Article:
Pyracantha - can grow up to 12 feet in height and up to 12 feed wide.  However, easy to control by pruning and trimming - just be careful of those very sharp thorns and make sure you pick up any that fall to the ground, especially on a lawn if you or family is prone to walking barefoot on cool wet grass!

Hydrangea - no, just keep pruned back to the space you want to grow it in.  Just be aware though that its stem will thicken up over several years and it could bring the fence down under its weight.  Make sure your fence is sturdy.

Robin's are the gardeners friend - its amazing how friendly they are.  Whenever I am digging in the garden I have a Robin that comes down and picks up any grubs or bugs that get dug up.  I'm afraid you can't stop the other creepy crawlies, and actually you need to encourage them to bring balance to your garden.  Nature doesn't like void, and if you kill something, nature will just send more to fill the gap.  Spiders trap flies in their web, bees pollinate the flowers to create seed, even slugs and woodlice are helpful - they eat and breakdown the dead plant matter.  If you're going to be a gardener, you need to get used to bugs and creepy crawlies - sorry!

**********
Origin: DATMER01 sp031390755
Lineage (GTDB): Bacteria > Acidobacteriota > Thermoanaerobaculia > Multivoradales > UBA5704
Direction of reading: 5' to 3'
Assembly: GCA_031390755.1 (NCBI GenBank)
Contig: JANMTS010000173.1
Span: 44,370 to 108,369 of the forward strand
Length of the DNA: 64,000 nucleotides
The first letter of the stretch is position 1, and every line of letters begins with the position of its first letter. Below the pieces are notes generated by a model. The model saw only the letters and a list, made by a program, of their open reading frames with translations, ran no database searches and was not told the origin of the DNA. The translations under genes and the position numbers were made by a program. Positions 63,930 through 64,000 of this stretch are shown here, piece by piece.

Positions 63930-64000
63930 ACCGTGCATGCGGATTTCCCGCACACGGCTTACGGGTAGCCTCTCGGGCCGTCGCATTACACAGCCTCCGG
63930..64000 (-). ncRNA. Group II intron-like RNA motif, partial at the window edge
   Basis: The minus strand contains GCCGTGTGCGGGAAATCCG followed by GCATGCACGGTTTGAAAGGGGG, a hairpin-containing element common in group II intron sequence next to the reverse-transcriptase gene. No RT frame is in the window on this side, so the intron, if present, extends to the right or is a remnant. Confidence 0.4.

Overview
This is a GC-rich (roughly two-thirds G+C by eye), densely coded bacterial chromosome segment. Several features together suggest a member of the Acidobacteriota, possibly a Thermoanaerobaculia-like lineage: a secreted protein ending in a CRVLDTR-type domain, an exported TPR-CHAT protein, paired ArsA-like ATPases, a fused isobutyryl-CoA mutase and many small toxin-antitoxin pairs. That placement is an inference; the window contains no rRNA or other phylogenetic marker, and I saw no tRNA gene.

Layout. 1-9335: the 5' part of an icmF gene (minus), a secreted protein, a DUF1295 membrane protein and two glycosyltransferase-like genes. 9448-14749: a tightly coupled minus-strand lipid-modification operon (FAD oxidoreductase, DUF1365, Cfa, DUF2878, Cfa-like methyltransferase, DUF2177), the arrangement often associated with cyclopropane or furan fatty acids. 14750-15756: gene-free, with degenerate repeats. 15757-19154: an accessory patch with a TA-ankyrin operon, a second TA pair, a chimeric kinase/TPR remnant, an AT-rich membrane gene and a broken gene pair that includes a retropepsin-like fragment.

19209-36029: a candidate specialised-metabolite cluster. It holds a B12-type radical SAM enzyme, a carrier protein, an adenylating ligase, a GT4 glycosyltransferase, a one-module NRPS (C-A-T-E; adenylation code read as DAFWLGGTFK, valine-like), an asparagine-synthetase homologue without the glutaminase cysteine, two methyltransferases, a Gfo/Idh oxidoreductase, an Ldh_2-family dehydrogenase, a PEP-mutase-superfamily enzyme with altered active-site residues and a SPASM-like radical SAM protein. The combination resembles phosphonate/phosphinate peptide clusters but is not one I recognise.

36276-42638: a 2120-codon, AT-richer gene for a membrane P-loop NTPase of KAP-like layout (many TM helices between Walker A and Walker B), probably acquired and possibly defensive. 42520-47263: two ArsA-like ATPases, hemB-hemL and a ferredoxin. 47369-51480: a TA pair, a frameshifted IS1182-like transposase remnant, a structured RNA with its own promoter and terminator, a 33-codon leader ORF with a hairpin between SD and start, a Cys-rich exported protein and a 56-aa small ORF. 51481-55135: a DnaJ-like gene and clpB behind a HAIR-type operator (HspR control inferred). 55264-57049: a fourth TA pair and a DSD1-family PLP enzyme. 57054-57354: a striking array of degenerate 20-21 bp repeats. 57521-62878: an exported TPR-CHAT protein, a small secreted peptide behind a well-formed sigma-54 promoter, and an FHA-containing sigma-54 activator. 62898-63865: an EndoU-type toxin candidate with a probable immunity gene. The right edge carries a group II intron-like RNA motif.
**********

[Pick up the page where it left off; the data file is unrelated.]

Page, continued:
Yes, Hedera (or ivy) will be excellent for screening up and over a fence.

Photenia Red Robin - once it is established it will grow quickly.  Mine has put up to 2/3 feet growth in one season.  It seems to me it grows for most of the year, only stopping in really cold weather in the winter.  And yes I like your idea about making it in to a standard (ie, removing the lower leaves).  It seems to want to grow from a shrub into a tree anyway, so if you treat it like that, you'll be fine.

Glyphosate based weed killers (i.e. Roundup et al)

Posted: 18/05/2015 at 22:37

Here's an article in Reuters about the WHO report...


I found this bit rather ironic...

"Glyphosate is mainly used on crops such as corn and soybeans that are genetically modified to survive it."